This article was produced under a grant from the Sport Fish Restoration and Boating Trust Fund, administered by the U.S. Coast Guard.
Whether you’re a novice or a seasoned pro, basic safety practices apply to any and every paddler who steps off shore. The most fundamental of those rules centers on a single, essential piece of gear: Always wear a personal flotation device (PFD), otherwise known as a life jacket. For standup paddlers, that personal flotation extends to your paddleboard, where it’s critical to anchor yourself to your board by using a leash.
It is hard to overstate the required need for a life jacket and leash with the uncertainties on any body of water. Beyond an unplanned swim that could quickly turn fatal, the law requires you to have one for every person in every boat, plus federal law requires all children under 13 to wear life jackets whenever they’re on the water (state rules may also apply). That includes kayaks, canoes, and SUPs. The folks at your local paddling shop can help you find the right kind of USCG-approved life jacket, and the right type of leash, for the type of paddling you do (especially for whitewater standup paddlers), and the proper fit.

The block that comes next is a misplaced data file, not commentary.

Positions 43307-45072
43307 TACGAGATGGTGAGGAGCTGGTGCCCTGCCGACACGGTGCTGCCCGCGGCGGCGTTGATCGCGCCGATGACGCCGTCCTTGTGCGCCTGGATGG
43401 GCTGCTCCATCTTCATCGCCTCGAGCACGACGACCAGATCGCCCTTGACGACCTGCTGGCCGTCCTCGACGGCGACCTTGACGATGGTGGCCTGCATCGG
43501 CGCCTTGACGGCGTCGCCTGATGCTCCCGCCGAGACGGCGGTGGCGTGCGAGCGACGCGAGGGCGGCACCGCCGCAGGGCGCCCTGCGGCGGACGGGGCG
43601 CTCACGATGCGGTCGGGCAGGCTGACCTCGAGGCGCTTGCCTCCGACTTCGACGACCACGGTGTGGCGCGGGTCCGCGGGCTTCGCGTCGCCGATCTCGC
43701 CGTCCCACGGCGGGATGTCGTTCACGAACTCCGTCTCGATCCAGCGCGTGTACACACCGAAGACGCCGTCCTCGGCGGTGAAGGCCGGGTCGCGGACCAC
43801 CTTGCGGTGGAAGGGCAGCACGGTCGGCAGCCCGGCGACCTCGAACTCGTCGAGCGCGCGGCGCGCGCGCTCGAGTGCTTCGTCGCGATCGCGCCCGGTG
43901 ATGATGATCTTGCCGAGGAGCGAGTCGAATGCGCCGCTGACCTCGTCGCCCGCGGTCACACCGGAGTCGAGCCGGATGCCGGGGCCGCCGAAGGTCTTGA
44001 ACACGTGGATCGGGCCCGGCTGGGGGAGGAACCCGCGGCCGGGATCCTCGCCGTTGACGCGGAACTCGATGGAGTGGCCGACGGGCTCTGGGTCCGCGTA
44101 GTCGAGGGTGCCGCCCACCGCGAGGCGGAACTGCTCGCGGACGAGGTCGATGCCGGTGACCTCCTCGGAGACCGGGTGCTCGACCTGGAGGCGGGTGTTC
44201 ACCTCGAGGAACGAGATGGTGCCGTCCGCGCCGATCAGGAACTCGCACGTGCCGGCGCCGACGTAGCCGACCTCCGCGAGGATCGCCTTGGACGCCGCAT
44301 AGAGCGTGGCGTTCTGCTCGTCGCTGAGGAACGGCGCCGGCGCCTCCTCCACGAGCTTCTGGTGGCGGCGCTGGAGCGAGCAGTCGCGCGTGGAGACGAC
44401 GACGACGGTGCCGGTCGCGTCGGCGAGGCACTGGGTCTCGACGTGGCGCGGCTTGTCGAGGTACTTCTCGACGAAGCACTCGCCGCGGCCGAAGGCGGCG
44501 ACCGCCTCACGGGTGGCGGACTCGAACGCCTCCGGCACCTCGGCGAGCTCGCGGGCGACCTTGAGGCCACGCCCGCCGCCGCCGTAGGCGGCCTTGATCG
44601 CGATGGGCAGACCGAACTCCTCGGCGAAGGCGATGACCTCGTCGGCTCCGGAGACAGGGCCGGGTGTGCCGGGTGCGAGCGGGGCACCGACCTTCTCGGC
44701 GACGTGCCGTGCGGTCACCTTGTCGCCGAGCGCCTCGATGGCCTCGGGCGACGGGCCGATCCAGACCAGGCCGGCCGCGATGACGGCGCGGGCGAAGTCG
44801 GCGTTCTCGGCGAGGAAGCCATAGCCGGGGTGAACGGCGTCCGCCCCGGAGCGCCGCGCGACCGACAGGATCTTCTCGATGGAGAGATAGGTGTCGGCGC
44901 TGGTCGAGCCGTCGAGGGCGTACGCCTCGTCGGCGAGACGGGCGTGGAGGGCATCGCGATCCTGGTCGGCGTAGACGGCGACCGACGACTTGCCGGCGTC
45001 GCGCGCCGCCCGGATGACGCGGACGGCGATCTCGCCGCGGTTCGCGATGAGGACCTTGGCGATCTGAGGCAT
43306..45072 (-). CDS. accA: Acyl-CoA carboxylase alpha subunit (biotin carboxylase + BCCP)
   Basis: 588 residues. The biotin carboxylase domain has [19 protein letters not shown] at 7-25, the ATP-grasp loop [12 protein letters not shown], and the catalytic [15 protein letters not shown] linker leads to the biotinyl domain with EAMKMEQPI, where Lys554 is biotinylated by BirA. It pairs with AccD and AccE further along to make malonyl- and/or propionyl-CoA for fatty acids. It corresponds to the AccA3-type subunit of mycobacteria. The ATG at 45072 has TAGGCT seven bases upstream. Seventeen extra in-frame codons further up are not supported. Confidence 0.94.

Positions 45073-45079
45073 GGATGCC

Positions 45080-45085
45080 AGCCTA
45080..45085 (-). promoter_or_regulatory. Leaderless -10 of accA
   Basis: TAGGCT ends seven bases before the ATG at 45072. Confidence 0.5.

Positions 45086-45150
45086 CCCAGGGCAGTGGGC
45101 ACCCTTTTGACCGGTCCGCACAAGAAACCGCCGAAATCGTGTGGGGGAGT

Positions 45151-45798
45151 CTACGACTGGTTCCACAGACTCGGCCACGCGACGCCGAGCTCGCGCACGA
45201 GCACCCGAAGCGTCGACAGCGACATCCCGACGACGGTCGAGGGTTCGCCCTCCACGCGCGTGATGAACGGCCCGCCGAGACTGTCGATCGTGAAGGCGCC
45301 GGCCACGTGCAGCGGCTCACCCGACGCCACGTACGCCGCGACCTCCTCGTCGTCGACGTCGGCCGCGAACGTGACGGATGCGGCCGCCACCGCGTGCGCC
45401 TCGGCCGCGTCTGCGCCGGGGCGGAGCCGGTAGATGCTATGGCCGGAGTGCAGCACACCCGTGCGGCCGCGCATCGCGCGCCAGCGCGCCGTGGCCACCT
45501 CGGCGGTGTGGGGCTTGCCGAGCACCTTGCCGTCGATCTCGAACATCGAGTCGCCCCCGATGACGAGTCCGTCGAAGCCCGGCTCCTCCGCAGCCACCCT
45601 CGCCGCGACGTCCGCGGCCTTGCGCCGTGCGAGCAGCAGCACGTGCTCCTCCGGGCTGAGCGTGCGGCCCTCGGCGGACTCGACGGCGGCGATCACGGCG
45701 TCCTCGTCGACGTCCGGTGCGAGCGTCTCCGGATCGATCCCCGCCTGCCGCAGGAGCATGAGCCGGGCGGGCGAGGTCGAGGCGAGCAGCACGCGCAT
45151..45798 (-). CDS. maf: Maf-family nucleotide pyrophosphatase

And if you’re one of those people who thinks life jackets and leashes are only for children or people who aren’t strong swimmers, think again. There’s a reason that you’ll never see an experienced paddler without one. It’s the first, most simple, and correct choice that you make prior to launch. And remember: A life jacket and a leash only work to save your life when you have one, and you wear one. Always wear a PFD. Always use a leash with your standup paddleboard.
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